Laura Salas offers this poetic opportunity on her blog every week, but I don’t usually participate because no poem comes to mind. But now I’m curious about those who do write to these challenges or any such poetry challenges. Are you instantly inspired? Do you push yourself to find the words? Do you see the photo, mull about as you wash dishes, and then come back with the idea? Can you force inspiration?

Anyway, the Poetry Friday round-up is over at Picture Book of the Day, where she is reviewing my favorite poetry book. I am spending the day trying — oh, trying — to tie up some loose ends before the spring weather hits Virginia this weekend. And may I say, Thank God for that. I loved seeing the eight inches of snow on Monday, but if we didn’t get a break in this cold weather I was going to snap.

Amazon Bargain Book Bonanza!

It’s been a long time since I pointed out the amazing deals you can get on Amazon if you happen to hit it right. I don’t know exactly how Amazon works, but these look like overstocked books rather than close-outs and they do this all the time. When I have a need for a brainless, but moderately fun task, I skim through the section for Bargain Books. Then I go to Children’s Books. And now I’ve learned a new trick that eliminates most of the pesky third-party sellers. In the left sidebar, narrow down your selection by Shipping Option: Free Super Saver Shipping. Bingo. Now you’re getting hardback books...
This is just the tip of the iceberg, but they are all books that I highly recommended. One that I haven’t read, but would buy (and did) sight-unseen as a great teacher gift is An Illustrated Treasury of Read-Aloud Myths and Legends: More than 40 of the World’s Best-Loved Myths and Legends Including Greek, Roman, Celtic, Scandinavian, Indian, Mexican, and Many More. Now it’s about ten bucks, but I got it for six, which just goes to prove that the pricing is about inventory and that you have to act fast.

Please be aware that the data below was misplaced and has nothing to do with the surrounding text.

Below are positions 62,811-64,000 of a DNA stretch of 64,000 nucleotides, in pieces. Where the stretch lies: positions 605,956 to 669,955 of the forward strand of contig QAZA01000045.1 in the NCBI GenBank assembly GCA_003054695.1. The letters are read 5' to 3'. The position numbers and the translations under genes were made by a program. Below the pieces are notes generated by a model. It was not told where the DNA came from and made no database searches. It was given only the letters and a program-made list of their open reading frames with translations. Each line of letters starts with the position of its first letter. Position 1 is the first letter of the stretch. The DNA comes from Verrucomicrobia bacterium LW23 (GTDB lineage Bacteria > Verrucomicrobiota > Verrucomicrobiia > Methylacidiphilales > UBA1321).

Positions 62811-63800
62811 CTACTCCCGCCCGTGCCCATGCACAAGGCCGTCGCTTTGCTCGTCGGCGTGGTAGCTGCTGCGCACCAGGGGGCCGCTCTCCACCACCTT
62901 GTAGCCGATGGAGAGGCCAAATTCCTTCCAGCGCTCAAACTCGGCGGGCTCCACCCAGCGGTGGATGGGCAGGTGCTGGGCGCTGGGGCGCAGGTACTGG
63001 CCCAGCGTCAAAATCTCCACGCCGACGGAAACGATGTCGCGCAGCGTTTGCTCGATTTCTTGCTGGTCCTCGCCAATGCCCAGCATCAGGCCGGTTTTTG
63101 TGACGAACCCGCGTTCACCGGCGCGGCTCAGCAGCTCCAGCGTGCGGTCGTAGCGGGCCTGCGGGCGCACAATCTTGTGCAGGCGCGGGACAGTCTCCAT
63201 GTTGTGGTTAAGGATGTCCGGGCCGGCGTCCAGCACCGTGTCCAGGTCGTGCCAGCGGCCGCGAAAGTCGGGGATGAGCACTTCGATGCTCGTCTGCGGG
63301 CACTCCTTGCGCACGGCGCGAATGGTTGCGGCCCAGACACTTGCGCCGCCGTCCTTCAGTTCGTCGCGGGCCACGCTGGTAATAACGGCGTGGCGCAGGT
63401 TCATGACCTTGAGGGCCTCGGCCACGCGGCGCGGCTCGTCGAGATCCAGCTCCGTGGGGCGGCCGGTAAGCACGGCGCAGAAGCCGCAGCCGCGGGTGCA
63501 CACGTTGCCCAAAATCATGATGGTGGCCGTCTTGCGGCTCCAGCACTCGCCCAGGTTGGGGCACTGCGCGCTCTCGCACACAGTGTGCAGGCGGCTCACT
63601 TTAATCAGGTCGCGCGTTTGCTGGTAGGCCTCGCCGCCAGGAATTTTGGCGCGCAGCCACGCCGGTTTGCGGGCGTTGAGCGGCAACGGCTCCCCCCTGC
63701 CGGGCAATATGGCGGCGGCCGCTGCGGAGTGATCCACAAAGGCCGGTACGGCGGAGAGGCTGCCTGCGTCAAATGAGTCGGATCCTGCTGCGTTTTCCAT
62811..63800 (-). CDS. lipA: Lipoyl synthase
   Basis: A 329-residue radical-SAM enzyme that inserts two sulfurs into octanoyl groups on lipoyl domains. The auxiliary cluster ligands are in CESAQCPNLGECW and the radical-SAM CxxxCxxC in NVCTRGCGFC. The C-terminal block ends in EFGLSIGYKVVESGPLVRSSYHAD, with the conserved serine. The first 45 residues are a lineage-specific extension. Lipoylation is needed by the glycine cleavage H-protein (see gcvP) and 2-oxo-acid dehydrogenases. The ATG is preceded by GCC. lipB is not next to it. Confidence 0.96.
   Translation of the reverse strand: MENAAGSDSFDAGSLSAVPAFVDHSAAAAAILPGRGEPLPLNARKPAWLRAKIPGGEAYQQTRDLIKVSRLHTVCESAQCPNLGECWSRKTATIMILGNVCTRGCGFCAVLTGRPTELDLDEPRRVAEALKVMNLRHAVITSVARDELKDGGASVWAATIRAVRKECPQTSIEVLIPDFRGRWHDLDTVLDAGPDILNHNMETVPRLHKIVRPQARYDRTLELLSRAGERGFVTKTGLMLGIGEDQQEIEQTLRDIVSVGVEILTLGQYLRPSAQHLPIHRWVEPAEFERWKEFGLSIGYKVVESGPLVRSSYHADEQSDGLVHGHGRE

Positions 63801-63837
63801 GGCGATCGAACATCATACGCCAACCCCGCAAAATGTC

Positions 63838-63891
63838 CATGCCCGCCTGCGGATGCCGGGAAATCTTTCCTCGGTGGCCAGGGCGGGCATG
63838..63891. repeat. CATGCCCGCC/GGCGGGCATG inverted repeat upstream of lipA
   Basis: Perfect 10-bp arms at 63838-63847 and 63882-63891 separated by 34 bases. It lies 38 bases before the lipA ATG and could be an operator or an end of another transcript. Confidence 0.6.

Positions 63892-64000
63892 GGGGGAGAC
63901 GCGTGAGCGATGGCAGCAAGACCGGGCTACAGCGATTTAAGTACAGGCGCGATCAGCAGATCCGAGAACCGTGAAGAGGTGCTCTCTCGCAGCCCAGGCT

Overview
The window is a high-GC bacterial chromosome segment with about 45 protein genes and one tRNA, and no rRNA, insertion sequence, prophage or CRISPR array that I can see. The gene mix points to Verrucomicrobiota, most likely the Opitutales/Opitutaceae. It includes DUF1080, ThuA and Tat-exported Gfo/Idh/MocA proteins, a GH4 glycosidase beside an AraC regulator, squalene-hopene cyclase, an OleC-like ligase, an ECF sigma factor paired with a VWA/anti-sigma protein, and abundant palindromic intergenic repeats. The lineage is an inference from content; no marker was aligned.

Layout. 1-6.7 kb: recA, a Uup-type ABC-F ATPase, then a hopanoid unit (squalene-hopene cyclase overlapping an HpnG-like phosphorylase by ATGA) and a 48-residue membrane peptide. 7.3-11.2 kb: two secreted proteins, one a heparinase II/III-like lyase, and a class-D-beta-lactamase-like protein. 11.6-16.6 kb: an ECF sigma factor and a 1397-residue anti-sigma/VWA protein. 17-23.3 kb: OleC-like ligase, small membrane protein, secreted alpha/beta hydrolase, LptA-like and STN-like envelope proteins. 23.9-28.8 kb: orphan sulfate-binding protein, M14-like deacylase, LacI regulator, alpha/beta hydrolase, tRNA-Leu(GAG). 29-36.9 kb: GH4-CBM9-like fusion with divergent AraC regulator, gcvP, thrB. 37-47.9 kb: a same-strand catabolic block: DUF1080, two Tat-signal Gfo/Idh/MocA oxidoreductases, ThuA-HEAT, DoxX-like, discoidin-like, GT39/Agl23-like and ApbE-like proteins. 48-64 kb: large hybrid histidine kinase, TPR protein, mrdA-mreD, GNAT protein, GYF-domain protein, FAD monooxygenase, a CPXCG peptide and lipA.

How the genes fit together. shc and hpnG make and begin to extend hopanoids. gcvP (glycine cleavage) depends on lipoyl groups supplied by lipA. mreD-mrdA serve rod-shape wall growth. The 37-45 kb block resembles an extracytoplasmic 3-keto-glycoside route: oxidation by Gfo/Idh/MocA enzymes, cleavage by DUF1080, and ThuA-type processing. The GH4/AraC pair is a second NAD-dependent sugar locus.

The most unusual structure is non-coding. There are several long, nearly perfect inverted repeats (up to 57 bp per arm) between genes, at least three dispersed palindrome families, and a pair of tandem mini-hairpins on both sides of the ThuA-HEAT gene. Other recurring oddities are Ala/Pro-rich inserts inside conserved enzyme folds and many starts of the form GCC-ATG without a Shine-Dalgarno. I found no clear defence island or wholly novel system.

(It’s only right to mention that as an Amazon Associate I do receive a small referral fee from Amazon which helps support this blog.)

The Untold Jeff Kinney Story

With the Diary of a Wimpy Kid author having a big profile article in The Washington Post Style section, I feel it’s now time to tell my Jeff Kinney story. Here’s what I wrote when I met him at the American Library Association conference in June 2007:
I was able to get to the signings of Avi, Gregory MacGuire, Jack Prelutsky, Nancy Perl, Eric Kimmel, Laura Schlitz, and Jeff Kinney. The only one I really had to wait for was Jack Prelutsky, and he was very friendly and funny about signing the book “You’re a winner!” for the 48 HBC. Other notables were Avi, who was a little bit cranky about doing the same thing, and Jeff Kinney of Diary of a Wimpy Kid, who was very sweet and gracious. I may be biased though, in that at least he knew my blog. I bought his book for my daughter, but he’s committed to a donation for next year’s contest and I will remember that.
First let me note that I didn’t remember that after all. But there’s more to the Jeff Kinney story that I never told, because at the time it sounded so sad. Now it’s kinda funny.